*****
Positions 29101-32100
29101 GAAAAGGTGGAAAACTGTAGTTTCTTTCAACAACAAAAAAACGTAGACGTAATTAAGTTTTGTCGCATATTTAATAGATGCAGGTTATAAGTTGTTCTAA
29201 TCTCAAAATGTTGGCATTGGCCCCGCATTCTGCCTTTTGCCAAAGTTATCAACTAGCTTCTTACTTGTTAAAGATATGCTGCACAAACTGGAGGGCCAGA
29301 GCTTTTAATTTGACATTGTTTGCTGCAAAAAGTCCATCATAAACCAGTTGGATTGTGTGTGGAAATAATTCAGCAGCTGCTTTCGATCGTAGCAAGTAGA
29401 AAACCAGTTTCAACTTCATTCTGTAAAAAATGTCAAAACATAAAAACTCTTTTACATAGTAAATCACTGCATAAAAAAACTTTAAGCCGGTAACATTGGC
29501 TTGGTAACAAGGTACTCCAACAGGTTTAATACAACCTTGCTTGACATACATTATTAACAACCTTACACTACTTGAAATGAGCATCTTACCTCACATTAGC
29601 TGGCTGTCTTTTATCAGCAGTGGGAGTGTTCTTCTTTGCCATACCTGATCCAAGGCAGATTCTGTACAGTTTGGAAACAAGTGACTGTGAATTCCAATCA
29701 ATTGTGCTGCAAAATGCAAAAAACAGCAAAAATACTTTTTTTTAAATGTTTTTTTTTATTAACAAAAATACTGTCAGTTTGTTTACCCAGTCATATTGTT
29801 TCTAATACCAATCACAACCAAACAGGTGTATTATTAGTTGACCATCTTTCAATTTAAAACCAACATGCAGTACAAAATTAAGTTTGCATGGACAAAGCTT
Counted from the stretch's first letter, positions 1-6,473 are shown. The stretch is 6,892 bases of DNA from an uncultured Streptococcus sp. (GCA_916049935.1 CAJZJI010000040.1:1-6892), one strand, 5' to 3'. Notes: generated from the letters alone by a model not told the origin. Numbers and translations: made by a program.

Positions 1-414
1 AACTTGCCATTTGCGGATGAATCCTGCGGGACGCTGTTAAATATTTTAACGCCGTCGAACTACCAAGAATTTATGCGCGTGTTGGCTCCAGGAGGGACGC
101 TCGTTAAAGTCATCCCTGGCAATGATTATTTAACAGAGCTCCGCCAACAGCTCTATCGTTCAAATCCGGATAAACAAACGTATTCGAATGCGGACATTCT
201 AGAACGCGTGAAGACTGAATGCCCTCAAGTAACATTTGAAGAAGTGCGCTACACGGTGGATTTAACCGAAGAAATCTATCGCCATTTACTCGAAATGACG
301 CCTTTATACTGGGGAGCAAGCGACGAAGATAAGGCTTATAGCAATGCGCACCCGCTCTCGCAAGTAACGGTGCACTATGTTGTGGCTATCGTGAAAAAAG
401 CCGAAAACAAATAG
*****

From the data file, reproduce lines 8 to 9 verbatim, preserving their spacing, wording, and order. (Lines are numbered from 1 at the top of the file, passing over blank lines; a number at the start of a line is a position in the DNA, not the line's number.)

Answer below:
29701 ATTGTGCTGCAAAATGCAAAAAACAGCAAAAATACTTTTTTTTAAATGTTTTTTTTTATTAACAAAAATACTGTCAGTTTGTTTACCCAGTCATATTGTT
29801 TCTAATACCAATCACAACCAAACAGGTGTATTATTAGTTGACCATCTTTCAATTTAAAACCAACATGCAGTACAAAATTAAGTTTGCATGGACAAAGCTT